Difference is the consequence of being individuals. I think differently than all kinds of people but those I relate to I come together with me to form communities. Cultures are born out from the unity of the past and present, they can be particular to a space as small as a Church and as large as language group. When cultures meet, there can be conflict, but there can also be untold beauty that comes from their union. Difference brings contrast into the world; it allows for life to flourish in a way that monochrome existences never could.

Division is not a consequence of difference, but a tool of evil to drive different people apart. Division segregates differing voices that are in conversation and sets them at odds. Division is a Spirit that grows angry at the mention of this group or that group, of this idea or that one. Division disguises itself as discernment, as a wisdom that separates good from bad, when really it simply seeks to keep the body of Christ from coming together to do God’s will. It should also be said, briefly, that acknowledging and asking for problems to be dealt with is not “being divisive,” but that is a conversation for another time.

Our scripture today asks us to identify our faith with something beyond our race or politics or nation, to see it within Christ and Christ alone. We are not brought together to be one thing or another, but to be identified with an unassailable unity. We are one body, in one Spirit, called by one Lord, through one baptism, and brought to worship one God who is Father of all, who rests upon us all, and who is in us all. This uniting identity asks us to look at others firstly as people called to serve God, or if they have not answered that call, to see them as beloved of God. Our primary identity is never white or American or Republican or Democrat, it is only ever Christian.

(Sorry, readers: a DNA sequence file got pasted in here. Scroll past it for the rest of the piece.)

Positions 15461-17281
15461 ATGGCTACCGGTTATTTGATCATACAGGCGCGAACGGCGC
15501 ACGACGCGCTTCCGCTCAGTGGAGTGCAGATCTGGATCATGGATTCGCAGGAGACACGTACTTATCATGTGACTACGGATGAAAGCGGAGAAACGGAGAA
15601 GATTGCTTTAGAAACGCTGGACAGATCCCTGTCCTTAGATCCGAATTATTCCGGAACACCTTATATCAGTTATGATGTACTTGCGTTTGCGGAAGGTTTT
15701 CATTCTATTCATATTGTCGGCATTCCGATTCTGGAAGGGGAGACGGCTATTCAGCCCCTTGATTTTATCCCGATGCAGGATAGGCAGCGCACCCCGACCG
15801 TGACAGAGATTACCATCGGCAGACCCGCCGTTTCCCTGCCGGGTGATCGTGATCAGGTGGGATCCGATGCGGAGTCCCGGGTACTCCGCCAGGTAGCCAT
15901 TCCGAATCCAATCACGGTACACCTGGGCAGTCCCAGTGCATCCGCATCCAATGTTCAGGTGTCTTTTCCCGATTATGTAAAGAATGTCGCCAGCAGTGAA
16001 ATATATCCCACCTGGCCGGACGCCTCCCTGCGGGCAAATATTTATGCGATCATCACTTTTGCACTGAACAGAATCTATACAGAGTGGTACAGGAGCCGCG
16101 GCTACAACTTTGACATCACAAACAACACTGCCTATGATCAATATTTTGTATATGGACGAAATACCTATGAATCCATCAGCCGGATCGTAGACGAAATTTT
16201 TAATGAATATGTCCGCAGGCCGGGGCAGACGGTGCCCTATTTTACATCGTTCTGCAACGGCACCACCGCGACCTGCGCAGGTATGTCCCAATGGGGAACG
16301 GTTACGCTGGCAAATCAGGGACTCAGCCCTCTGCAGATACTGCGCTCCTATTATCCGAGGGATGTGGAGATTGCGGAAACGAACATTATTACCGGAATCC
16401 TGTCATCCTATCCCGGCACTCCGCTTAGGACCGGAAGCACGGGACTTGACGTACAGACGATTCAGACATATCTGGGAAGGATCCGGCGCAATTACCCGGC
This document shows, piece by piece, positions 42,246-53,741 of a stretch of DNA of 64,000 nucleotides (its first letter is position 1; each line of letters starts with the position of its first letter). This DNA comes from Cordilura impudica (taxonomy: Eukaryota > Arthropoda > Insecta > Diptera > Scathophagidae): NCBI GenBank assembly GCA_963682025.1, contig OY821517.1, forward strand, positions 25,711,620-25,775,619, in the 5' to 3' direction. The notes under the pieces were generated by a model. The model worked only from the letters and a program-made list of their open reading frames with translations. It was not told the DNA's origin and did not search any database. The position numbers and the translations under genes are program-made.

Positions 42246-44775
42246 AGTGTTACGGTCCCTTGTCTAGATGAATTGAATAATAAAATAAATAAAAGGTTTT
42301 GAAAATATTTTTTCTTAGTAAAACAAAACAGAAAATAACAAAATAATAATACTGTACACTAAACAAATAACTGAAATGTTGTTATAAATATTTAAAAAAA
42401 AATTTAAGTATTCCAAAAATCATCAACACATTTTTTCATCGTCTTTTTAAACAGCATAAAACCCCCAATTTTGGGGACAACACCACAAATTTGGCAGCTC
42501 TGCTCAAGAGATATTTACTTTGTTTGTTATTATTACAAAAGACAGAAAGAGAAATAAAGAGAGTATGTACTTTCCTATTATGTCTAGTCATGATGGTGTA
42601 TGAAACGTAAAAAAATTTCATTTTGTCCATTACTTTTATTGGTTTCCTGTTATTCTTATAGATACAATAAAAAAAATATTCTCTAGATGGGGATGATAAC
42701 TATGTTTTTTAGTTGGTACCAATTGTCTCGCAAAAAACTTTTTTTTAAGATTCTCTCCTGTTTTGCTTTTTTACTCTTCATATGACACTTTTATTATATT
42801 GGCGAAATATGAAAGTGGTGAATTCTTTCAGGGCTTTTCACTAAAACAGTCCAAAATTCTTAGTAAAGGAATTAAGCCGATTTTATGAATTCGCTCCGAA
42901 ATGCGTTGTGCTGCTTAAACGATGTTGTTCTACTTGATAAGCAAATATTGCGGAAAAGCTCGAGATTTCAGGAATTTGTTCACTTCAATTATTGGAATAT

What this means is that we cannot let our own identity become the axis on which the world turns. Christianity cannot be defined as people who are “like us.” It does not matter that people worship like me or vote like me or look like me, it matters that we together seek the good of one another and the will of God. It means that we should not see a need to make people more like us, but that we should see a need for all people to be more like Christ. Christ the first century Jew, Christ the homeless preacher, Christ the pacifist killed as a rebel. We all are far from what Christ was like, if we wish to be more like him, it will take all people of all nations.

Yet, to gather in that way takes work and time. What can we do today? I recommend reading a book by someone from a different country or of a different race. Watch a news channel you wouldn’t normally watch. Give a chance to those who are different than yourself. Still be a discerning consumer of information, listening only to people acting in good faith and telling only the truth, but we must begin the hard work of understanding those who are unlike ourselves. We must come together as people who are different, because this table we will soon eat at has been set for more people who are unlike us than those who are like us.

Will we greet them as friends in the one Christ who moves through us? Or as strangers we never knew? That choice is ours alone. Choose to understand and choose to bridge gaps rather than tear down roads. – Amen.